When to Start Eating Dates in Pregnancy
The list of foods and drinks to avoid during pregnancy can get pretty long. But some foods are especially beneficial when you’re pregnant, and one in particular may surprise you: dates.
This fruit—which comes from the tropical date palm tree and is usually sold fresh or dried—is jam-packed with vitamins and nutrients beneficial to pregnant people, like fiber and folate. And while dates are fairly high in sugar, they still have far less of it than packaged cookies, cakes and candy. Better yet, there’s some evidence suggesting eating dates during pregnancy may set you up for a smoother labor and delivery.
Here are all the reasons to consider eating dates in pregnancy (and what you should know about their alleged labor-inducing powers).
Yes, you can eat dates during pregnancy. According to Lauren Manaker, MS, RDN, a fertility-focused dietitian and author of The First Time Mom’s Pregnancy Cookbook, dates are packed with nutrients that support a healthy pregnancy, like magnesium, iron and calcium. They’re also a natural source of fiber, adds Manaker, something that pregnant people often struggle to get enough of in their diets. And, yes, fiber can help quell pregnancy constipation.
There are several reasons why you might consider adding dates into your pregnancy diet. When dried, dates are pretty good at satisfying a sweet tooth, says Kecia Gaither, MD, an ob-gyn and director of perinatal services and maternal fetal medicine at NYC Health + Hospitals/Lincoln in the Bronx. Gaither adds that dates do contain natural sugars (fructose), but also have way more fiber than your typical packaged snack.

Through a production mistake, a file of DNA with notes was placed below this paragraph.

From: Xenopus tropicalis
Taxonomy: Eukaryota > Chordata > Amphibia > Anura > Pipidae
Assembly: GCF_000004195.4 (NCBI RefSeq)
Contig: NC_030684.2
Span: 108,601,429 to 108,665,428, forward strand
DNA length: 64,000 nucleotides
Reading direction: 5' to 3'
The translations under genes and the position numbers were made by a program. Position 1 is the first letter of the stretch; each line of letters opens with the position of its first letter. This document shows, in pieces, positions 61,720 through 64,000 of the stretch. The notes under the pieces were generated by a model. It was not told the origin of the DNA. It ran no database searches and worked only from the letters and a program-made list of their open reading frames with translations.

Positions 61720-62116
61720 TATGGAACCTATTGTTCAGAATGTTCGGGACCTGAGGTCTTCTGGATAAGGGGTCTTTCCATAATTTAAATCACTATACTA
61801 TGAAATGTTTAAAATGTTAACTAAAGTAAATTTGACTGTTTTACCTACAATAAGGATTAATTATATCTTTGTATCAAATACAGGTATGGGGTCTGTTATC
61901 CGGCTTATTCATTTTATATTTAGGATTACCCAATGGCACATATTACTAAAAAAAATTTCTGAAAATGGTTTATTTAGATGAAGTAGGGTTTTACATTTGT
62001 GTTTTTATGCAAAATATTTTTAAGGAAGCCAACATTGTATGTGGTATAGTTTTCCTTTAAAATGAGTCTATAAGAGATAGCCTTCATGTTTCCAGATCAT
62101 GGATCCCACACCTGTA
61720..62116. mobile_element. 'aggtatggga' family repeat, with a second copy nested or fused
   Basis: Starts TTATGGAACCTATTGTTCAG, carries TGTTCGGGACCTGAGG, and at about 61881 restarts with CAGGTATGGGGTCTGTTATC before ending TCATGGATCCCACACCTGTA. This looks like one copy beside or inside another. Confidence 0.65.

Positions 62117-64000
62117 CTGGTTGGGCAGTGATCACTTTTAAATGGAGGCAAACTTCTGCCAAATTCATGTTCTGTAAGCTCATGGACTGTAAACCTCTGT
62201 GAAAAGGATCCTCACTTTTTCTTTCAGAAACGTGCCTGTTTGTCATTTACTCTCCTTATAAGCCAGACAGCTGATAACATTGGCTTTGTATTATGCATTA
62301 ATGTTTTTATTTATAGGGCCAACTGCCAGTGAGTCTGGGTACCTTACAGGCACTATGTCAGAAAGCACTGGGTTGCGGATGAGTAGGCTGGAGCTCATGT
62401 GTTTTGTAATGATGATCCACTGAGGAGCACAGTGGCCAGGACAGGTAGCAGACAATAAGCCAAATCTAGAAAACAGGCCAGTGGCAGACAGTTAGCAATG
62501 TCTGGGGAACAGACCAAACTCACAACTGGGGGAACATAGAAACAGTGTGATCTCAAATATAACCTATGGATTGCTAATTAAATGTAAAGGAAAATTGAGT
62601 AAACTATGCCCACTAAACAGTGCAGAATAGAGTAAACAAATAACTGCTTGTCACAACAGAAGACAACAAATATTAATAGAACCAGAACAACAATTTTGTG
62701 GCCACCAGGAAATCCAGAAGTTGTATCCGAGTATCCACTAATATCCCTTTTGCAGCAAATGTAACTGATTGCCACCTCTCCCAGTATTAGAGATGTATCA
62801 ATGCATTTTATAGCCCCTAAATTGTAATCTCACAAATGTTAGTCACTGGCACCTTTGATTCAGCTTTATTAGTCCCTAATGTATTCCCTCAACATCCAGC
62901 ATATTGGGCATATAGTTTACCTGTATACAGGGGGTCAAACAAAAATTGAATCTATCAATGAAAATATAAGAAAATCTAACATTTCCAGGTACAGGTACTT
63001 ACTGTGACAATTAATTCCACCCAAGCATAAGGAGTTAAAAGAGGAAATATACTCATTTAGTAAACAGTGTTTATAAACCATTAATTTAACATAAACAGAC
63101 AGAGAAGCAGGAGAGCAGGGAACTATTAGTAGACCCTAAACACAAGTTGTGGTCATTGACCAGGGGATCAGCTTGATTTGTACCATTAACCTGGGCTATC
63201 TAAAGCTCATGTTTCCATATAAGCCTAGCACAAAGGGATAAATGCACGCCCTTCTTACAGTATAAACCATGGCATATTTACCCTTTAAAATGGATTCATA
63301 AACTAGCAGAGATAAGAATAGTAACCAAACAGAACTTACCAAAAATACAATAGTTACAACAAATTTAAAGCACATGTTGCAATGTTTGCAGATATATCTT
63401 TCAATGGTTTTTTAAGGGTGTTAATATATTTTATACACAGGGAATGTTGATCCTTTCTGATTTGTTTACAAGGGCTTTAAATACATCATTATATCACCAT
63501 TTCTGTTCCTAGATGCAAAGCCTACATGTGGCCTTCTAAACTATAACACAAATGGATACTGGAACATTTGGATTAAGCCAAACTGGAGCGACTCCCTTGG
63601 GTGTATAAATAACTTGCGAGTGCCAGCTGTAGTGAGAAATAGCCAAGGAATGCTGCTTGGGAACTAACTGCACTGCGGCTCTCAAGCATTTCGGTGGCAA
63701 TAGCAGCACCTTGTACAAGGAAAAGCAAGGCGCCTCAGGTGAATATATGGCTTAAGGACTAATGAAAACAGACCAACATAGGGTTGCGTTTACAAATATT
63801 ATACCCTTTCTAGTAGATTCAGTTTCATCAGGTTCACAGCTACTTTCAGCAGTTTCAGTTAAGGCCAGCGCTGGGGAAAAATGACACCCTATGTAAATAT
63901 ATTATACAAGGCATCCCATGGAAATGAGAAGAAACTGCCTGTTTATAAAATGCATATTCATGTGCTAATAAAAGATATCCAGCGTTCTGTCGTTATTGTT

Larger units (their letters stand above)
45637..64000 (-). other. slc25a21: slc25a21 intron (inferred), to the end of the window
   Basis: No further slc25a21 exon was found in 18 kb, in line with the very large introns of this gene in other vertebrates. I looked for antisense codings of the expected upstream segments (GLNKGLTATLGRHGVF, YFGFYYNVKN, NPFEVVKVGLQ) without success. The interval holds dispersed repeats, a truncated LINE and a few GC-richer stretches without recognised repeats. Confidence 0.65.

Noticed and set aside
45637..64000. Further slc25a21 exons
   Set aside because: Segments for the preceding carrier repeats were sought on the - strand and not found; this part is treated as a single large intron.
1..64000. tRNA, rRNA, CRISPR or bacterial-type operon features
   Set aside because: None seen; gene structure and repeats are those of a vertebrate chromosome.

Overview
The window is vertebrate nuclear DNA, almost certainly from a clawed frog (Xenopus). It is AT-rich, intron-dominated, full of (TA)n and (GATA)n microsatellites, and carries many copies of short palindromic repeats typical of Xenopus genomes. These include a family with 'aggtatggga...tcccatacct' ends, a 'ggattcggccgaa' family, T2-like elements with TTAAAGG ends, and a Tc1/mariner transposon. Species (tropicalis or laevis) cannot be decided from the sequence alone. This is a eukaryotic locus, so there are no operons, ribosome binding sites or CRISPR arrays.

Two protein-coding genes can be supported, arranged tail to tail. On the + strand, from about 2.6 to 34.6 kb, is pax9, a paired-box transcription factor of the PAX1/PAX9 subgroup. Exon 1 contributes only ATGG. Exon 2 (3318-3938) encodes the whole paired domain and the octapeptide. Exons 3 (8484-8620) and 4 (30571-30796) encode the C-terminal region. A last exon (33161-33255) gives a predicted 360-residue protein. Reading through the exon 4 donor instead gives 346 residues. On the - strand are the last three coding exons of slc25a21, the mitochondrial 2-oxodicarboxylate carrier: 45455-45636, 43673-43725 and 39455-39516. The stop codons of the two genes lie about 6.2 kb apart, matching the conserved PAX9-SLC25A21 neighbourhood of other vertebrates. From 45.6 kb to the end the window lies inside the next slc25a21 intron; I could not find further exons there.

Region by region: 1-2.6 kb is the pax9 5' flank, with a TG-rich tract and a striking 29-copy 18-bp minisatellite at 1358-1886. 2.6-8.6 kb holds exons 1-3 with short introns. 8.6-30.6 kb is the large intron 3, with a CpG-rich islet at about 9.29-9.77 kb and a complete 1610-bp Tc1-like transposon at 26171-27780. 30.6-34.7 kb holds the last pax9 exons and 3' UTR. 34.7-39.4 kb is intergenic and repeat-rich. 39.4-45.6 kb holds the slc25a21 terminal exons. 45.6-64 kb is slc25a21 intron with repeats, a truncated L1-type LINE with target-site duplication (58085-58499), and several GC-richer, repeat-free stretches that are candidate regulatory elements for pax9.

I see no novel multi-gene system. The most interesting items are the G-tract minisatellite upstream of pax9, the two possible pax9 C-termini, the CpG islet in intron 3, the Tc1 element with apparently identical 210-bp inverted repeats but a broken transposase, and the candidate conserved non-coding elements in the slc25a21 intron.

In other words, if you reach for a few dates instead of a few chocolate chip cookies, there’s a good chance you’ll soothe your craving and pave the way toward better digestive health.
Dates are also highly nutritious, says Gaither, serving as a good source of folate, which reduces the risk of fetal nervous system defects, potassium, which relaxes blood vessels and can lower blood pressure, and iron, which can decrease the risk of anemia.
Finally, dried dates are full of magnesium, which can help with muscle cramps, sleeplessness and restless nights during pregnancy, says Ellen Smead, CNM, a certified nurse-midwife at Pediatrix Medical Group in Atlanta.
In general, dates are perfectly safe to eat during pregnancy. Although they have a higher sugar content than some other types of fruit, Manaker says they’re still fairly low on the glycemic index (GI). A few studies have found that the variety of date can impact the fruit’s GI value, as can its ripeness, with dried dates having a lower GI value than fresh ones.
That said, dates may not be appropriate for all pregnant people to eat on a regular basis: Gaither says if you have pregestational or gestational diabetes, you should ask your provider or nutritionist about adding dates to your diet. Manaker also says that people with a fructose intolerance might end up with uncomfortable GI symptoms from eating dates, and anyone on a low-fiber diet for medical reasons should also be cautious since they’re so high in fiber.